While there is no evidence of Stalinist-style political repression--Cubans complain about the shortages and inconveniences even to strangers--people shy from discussions that raise questions about Castro's enormous power or that move toward the possibility of a major change in the system here.

This is not to say that freedom of expression exists in any way familiar to Americans or Western Europeans. The United Nations and international private human rights groups constantly condemn Cuba for abuses. And the media are totally controlled by the state.

Diplomats and foreigners living here say the only truly efficient sector of Cuban life is the government's large security apparatus.

Still, a small human rights group exists here, and a handful of independent, anti-Castro journalists print pamphlets and semi-underground journals even though what they do is to little effect.

"What you have to realize," said a European diplomat, "is that little by little, Cuba is changing. It is in transition. Castro and his people know that with conditions as bad as they are, they have to create safety valves to keep the place from blowing up.

"So you even have academics now cautiously discussing the merits of other systems, seeking books even from the United States. It isn't a free society, and Castro could always crack down," he said. "But right now what the Cubans refer to as 'that old stuff' seems to be gone."

The safety valve theory is used by critical diplomats to explain the economic reforms and policies put in place over the last three years that have eased some problems, particularly gasoline shortages.

"They don't have any more fuel this month than they did last fall," said one diplomat. "But they permitted more to be sold, and they put a few more buses on the streets when they sensed people were becoming seriously frustrated.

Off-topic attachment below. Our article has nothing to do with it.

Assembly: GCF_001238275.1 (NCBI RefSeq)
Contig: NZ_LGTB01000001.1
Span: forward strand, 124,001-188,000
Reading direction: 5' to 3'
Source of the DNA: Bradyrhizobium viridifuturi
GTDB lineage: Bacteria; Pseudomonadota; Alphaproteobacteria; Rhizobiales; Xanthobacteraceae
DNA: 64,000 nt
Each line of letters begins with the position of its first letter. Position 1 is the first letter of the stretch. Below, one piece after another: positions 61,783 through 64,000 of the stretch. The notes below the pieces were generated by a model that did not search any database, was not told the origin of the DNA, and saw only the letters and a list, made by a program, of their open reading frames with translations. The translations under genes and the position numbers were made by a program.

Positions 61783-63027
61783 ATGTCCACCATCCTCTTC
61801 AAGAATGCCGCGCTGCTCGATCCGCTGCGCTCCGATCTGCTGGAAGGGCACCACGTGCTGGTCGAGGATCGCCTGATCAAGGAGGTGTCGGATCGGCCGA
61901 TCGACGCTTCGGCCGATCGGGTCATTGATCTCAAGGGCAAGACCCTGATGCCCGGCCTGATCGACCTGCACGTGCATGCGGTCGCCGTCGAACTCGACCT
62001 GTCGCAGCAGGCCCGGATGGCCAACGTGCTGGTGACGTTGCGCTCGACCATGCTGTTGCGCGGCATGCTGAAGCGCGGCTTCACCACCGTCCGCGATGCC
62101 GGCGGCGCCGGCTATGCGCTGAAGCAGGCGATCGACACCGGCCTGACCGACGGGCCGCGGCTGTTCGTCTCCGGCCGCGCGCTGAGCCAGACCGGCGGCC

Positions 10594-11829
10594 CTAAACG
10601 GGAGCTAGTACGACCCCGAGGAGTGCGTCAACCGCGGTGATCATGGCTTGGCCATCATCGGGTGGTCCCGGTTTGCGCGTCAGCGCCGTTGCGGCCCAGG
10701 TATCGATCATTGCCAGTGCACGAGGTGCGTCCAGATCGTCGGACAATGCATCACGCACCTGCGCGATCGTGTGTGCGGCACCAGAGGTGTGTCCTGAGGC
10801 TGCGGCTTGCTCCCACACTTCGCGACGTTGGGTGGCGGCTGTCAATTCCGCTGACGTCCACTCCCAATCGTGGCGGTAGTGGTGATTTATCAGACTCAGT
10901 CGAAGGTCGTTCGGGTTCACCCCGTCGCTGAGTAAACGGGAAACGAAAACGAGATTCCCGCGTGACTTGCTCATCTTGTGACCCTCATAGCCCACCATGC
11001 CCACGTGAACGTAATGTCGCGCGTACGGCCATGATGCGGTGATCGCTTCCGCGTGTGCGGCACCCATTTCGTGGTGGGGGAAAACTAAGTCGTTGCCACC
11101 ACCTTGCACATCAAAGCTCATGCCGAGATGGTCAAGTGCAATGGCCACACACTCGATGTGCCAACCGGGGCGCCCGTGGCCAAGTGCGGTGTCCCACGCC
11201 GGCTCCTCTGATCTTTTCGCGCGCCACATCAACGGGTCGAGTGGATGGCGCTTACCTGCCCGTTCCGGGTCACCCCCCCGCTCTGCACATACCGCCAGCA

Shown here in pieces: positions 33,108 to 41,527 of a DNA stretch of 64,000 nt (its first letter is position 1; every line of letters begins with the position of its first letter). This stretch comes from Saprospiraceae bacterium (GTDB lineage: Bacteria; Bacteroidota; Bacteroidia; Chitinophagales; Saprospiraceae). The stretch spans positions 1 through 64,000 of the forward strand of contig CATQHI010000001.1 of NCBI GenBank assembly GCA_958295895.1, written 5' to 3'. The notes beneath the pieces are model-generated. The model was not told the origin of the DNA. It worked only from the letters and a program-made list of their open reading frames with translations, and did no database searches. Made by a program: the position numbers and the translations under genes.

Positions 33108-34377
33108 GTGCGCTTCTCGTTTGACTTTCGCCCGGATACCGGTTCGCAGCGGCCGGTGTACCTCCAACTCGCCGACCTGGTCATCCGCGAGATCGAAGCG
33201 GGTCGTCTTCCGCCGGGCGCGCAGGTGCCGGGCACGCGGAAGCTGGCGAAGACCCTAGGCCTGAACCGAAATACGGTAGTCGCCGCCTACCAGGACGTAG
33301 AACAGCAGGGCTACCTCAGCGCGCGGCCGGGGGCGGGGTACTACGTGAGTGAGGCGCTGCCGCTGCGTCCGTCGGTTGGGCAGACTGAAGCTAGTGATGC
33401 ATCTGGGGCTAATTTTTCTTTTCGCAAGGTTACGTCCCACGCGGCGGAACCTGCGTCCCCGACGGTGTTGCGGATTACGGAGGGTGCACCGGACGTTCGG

"They also use this (tactic) as a means of control," he said. "They allow some relaxation, then they pull back. It's manipulation."

There is no sense in Cuba, not even among the few U.S. officials present here, that Castro faces serious opposition or is in danger of falling.

"Something could spark a problem," one Western diplomat said. "A policeman could do something stupid and start a violent reaction, you can't dismiss that. But the reality is that Castro is in control and likely will remain so as long as he's alive."

And whether by manipulation or because of remaining revolutionary idealism, there are some achievements that allow Castro, 67, and his supporters to claim continued popular backing.

While Cuba was one of the Caribbean's best-educated countries even before Castro, with a literacy rate of 86% in the mid-1950s, he talks proudly of 100% literacy, of sending every child to school.

Cuba's educational system separates it from nearly every other Caribbean and Central American country. Attendance is mandatory, and it is enforced. During school hours, children are in classes, not on the streets. There are few of the begging preteen urchins that plague Santo Domingo or Caracas or San Salvador.